Large populations have many ecological, behavioral, and physiological mechanisms that prevent hybridization, the production of offspring among genetically distant taxa, whether they be individuals of different species, or individuals of the same species but with different adaptations (the latter being intraspecific hybridization).
As with inbreeding depression, these mechanisms may fail in small populations, leading to outbreeding depression. Because offspring that result from outbreeding depression have traits that are intermediate to their parents, they may not be adapted to either of the parents’ ecosystems.
For example, one study found that plants suffering from outbreeding depression have weakened defenses against herbivory. Outbreeding depression may also lead to a breakdown in physiological and biochemical compatibility between would-be parents—hybrid sterility is a well-known consequence of this breakdown.
Consequently, species and populations suffering from outbreeding depression often show similar symptoms to inbreeding depression, including lower fitness, weakness, and high rates of mortality.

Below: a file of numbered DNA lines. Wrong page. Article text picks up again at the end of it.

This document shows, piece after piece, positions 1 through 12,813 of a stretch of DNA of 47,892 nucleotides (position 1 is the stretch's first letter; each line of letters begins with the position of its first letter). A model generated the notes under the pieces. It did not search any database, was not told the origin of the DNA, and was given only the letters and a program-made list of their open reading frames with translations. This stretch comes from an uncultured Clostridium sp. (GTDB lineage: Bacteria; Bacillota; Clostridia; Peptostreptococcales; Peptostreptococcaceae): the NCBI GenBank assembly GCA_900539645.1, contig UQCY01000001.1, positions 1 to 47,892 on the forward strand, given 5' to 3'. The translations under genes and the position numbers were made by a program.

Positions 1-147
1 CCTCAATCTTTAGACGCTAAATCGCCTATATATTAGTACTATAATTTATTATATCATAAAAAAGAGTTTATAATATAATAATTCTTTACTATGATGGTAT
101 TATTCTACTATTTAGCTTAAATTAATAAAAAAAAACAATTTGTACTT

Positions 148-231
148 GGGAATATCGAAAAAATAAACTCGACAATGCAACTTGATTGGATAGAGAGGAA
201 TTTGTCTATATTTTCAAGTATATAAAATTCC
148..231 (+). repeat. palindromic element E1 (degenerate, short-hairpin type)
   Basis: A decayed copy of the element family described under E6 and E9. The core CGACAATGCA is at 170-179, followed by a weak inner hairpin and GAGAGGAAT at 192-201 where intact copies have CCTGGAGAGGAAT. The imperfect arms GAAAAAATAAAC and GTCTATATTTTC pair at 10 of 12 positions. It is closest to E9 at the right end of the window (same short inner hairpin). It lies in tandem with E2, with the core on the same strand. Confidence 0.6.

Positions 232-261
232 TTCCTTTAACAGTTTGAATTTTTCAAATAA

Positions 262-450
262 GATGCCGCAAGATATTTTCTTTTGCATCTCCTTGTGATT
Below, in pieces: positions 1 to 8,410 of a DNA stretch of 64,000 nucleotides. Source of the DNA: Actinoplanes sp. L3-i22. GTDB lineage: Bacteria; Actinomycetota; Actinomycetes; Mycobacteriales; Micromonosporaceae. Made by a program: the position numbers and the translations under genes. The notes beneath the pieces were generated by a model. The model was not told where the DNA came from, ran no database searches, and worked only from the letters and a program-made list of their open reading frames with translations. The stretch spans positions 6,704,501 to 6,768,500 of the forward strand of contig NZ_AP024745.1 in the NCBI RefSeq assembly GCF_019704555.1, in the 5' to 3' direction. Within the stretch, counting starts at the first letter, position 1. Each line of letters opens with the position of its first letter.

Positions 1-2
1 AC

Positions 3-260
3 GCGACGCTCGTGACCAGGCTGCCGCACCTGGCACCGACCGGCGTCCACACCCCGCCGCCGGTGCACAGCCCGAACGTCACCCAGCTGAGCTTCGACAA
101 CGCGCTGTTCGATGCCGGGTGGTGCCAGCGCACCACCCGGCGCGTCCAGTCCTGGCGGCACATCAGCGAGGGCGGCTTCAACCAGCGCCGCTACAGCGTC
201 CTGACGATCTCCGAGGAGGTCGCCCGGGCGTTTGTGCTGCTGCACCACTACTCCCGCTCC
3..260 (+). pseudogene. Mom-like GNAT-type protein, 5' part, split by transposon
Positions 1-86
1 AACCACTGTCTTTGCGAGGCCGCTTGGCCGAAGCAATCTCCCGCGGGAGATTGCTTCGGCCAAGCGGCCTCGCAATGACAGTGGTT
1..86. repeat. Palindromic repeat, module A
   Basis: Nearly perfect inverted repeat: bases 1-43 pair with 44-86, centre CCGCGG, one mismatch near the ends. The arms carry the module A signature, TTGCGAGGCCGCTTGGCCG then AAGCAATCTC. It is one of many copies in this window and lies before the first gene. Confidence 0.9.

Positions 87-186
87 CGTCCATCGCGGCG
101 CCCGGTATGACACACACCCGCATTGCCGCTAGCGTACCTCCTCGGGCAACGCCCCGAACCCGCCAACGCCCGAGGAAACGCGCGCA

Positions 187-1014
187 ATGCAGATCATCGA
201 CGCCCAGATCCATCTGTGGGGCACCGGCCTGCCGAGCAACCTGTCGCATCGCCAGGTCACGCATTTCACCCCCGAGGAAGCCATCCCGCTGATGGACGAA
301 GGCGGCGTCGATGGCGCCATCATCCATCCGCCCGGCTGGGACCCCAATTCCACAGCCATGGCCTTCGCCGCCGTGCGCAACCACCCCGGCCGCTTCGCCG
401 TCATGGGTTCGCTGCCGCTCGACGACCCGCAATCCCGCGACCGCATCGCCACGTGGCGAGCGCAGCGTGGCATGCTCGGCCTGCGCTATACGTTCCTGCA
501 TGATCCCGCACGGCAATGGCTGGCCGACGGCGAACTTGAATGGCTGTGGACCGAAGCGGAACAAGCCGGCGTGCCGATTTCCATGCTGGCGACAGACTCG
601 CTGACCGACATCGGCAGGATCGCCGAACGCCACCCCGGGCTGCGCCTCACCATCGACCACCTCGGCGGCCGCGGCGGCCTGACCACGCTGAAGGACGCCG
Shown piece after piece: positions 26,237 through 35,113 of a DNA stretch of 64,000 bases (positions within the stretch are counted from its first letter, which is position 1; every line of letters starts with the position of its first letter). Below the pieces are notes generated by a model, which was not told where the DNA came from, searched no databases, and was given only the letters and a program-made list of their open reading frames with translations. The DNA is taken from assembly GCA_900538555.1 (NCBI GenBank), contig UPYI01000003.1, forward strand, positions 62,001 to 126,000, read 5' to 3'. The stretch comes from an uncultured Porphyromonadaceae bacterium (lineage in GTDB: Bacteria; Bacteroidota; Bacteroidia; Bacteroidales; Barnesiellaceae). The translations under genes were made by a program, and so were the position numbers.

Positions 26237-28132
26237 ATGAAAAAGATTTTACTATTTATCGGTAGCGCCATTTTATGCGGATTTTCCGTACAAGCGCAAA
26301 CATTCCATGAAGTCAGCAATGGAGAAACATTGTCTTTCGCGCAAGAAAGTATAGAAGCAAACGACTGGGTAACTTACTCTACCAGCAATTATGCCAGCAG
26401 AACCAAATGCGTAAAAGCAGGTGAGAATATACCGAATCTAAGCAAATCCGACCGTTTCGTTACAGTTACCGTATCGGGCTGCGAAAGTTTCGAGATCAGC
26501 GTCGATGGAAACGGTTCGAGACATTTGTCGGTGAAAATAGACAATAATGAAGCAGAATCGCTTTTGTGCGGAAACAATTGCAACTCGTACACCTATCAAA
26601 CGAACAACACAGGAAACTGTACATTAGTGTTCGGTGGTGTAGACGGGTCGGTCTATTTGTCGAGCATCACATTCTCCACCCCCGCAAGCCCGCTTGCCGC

The opposite of outbreeding depression is hybrid vigor. Under these conditions, the hybrid offspring can be quite strong in an evolutionary sense; they may even outcompete their parent species.
Such is the case with the South African endemic black wildebeest (Connochaetes gnou, LC); having recovered from near-extinction, poorly planned translocations are now threatening this species, which readily hybridizes with the widespread common wildebeest (Connochaetes taurinus, LC) in areas of contact.